• Prevalent macroeconomic and microeconomic events that are acting for or against the currency.
  • Comments that tie up all events as they occur.
  • The commitment of speculative traders, as contained in the CFTC Positioning Report (also known as the Commitment of Traders Report).

Here is an example of the opening sentence of a market sentiment analysis report released on May 23, 2021, covering the USD/CHF pair.

"Analysts at MUFG Bank point out the Swiss franc has recently started to strengthen alongside the price of gold. They argue the move is driven more by building concerns over higher inflation rather than safe-haven demand."

This sentence already indicates what the prevailing sentiment is and what is driving it. Traders are currently long on the Swiss Franc, but not because of the traditional safe-haven plays. Instead, traders are buying the CHF because there are concerns that rising inflation will force the Swiss National Bank to start raising interest rates. Higher interest rates tend to push a national currency's value upwards because higher rates mean that the rate of return for instruments benchmarked against these rates, such as the government bonds, will also go up. This attracts demand for the national currency from external players who have to change their countries' legal tender for the currency of the land of interest, sending its value upwards relative to another.

However, currencies are traded in pairs. The most popular pairing of the Swiss Franc is the USD/CHF, which pits the Swissy against the US Dollar. Other pairs such as the EUR/CHF and GBP/CHF also exist. But a proper trade based on market sentiment has to combine a currency pair in which there is diverging sentiment. That is, one currency has a market sentiment promoting strength, and the other is promoting weakness.

At the time of the filing of the sentiment report for the Swiss franc, the US Dollar was also under pressure due to a different influence. This time, the Federal Reserve was responsible, indicating that they prefer to keep US interest rates low for a long time. The Fed is also opposing any tapering of the existing quantitative easing program.

Quantitative Easing (QE) is a set of policies and stimulus packages designed to restore confidence in a country's financial system: the capital market, currency, bond market, and the wider economy. Low interest rates and massive bond purchases are a standard tool used by the Fed as part of the QE program, and these have been in place shortly after the COVID-19 pandemic struck in March/April 2020. Now that the US economy is showing signs of recovery, the markets have been expecting a potential move by the Fed to reduce/tapering the extent of bond purchases and set a timetable for an earlier rate hike than the 2023 date set for this event. However, the apex bank in the US has maintained that it will not taper QE or raise rates earlier than planned, thus killing off demand for the US Dollar. So there is presently a situation where the greenback is weakening and the Swissy is strengthening purely due to opposing market sentiment for both currencies in the USD/CHF pair.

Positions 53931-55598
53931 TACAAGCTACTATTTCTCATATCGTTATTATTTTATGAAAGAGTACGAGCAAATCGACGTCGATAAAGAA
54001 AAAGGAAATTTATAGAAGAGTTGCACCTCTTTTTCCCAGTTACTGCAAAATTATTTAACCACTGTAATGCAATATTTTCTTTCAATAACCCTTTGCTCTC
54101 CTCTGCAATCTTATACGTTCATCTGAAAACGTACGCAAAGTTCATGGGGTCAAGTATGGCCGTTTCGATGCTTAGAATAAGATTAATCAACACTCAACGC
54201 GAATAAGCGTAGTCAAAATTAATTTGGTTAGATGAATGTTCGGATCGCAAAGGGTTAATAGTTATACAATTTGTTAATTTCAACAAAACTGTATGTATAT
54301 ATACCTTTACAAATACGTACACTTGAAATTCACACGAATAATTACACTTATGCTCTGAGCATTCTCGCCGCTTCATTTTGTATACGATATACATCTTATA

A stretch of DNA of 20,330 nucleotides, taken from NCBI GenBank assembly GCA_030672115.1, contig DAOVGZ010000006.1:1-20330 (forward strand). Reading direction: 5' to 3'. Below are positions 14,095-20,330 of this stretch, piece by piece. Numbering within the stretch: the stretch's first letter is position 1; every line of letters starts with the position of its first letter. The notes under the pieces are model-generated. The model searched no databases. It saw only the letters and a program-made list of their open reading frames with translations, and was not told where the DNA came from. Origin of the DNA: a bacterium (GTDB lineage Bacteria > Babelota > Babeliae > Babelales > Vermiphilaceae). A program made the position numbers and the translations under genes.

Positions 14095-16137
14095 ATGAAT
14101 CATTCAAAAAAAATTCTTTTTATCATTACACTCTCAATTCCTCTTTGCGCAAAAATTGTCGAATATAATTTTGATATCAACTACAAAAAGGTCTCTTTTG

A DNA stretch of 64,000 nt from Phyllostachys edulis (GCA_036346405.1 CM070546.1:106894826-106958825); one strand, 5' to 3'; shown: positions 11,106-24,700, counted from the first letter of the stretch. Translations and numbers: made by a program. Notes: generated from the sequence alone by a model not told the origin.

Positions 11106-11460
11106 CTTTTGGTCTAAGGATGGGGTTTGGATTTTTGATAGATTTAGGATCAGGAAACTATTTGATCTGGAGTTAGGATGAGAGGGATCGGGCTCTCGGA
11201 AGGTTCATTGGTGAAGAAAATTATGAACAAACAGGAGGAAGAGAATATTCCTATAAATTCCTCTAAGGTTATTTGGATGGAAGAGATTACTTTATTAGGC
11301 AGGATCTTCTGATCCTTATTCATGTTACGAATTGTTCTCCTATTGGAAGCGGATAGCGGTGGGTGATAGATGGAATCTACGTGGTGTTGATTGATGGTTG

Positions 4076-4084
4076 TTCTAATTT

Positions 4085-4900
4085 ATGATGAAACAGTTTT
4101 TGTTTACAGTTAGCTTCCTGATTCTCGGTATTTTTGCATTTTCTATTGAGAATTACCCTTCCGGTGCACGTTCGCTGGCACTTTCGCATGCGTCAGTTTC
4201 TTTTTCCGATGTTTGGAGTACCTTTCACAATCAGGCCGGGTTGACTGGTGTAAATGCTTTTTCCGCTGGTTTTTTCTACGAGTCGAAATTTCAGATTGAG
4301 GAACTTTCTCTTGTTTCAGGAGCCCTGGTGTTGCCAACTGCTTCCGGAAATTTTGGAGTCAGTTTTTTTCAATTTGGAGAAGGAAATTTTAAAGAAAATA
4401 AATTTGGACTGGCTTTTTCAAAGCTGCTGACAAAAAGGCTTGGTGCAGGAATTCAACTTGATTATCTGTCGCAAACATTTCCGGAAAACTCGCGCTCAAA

The result is that the USDCHF has weakened significantly in May 2021, and this move has not had anything to do with the economic news calendar!

USDCHF Daily Chart May 2021
 USD/CHF Daily Chart: May 2021

How to Combine Market Sentiment With Fundamental/Technical Analysis

With what has been written here so far, you can see that market sentiment is what dominates medium-term and long-term price movements. The market news, which is the bedrock of fundamental analysis, can either support the sentiment or go against it.

If the market news goes against the sentiment, this will deliver a retracement move but does not negate the sentiment. See this retracement as an opportunity to enter a trade that follows the market sentiment at a lower price. In other words, allow the contrarian market news to play out. Then use your technical analysis to find out where it is best to enter at a cheaper price.

You should also use the same sentiment detection methods to know when the sentiment around a currency pair has changed.